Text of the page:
“Do you think we’ll need to buy guns?” The student’s question seemed to drop the temperature in the room by several degrees. I was at a dinner with fellow academics, a few college students and a guest speaker who had just delivered an inspiring talk about climate justice.
Sensing confusion, the student clarified: Planetary catastrophe was inevitable in the near term, which means people would soon be living behind walled communities. Since Republicans would be armed, she said, she just wanted to know how to keep the people she cared about safe. The guest speaker took a moment to process this information, then suggested that the student worry more about growing vegetables than about buying guns.
That conversation has stuck with me over the years not because the student’s views were unusual but because they’ve become commonplace. The literary scholar Paul Saint-Amour has described the expectation of apocalypse — the sense that all history’s catastrophes and geopolitical traumas are leading us to “the prospect of an even more devastating futurity” — as the quintessential modern attitude. It’s visible everywhere in what has come to be known as the polycrisis.Tyler Austin Harper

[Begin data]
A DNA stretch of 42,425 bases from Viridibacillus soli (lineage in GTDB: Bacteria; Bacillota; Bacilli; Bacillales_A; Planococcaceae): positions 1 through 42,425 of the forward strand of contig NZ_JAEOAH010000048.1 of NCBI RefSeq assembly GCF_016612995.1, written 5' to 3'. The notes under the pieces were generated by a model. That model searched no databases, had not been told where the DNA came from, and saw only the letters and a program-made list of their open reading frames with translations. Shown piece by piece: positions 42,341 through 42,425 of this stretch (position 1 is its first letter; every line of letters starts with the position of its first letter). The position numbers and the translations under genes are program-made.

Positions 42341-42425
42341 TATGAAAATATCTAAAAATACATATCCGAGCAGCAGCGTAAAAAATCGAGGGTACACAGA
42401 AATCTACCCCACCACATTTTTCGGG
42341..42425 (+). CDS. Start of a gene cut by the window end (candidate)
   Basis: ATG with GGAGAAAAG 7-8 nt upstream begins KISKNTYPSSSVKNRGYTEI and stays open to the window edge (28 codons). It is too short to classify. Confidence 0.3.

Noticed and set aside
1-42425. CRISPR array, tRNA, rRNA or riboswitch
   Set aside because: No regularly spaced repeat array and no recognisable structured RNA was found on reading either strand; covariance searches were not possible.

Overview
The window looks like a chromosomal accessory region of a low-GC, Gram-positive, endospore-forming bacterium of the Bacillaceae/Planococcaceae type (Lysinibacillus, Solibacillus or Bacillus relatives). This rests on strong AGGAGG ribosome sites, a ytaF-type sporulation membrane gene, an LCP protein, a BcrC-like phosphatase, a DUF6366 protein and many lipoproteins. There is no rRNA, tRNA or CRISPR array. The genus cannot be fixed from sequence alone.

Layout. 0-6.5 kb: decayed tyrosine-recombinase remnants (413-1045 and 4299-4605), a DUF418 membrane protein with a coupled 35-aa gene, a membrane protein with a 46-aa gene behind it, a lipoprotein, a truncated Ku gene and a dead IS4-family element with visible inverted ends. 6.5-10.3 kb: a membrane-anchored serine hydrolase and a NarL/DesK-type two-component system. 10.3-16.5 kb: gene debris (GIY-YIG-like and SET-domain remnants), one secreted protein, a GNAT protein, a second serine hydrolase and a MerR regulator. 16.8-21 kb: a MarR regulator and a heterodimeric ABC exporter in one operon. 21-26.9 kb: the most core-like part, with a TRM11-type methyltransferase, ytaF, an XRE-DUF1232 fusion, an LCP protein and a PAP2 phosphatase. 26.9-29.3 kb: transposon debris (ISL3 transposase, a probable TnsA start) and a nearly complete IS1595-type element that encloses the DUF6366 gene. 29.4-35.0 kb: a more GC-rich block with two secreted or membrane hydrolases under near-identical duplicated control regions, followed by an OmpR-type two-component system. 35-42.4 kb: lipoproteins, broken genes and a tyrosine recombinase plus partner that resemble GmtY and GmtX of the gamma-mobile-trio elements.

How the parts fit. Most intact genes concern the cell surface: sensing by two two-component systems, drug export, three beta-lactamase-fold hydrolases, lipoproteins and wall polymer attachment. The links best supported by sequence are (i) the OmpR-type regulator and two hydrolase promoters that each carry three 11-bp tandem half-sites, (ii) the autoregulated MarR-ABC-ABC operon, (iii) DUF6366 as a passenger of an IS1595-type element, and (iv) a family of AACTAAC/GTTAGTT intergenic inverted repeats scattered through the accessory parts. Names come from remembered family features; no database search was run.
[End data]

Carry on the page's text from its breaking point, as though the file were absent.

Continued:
Critical Atlantic Ocean current system is showing early signs of collapse, prompting warning from scientists
by Oliver Milman in The Guardian…Scientists propose new category 6 rating to classify ‘mega-hurricanes’, becoming more likely due to climate crisis
by Madeleine Ross in The Telegraph….Warning that global conflicts and climate change will lead to empty shelves
by Mirjam Guesgen in Vice….”From the public point of view, this could be the next asbestos.”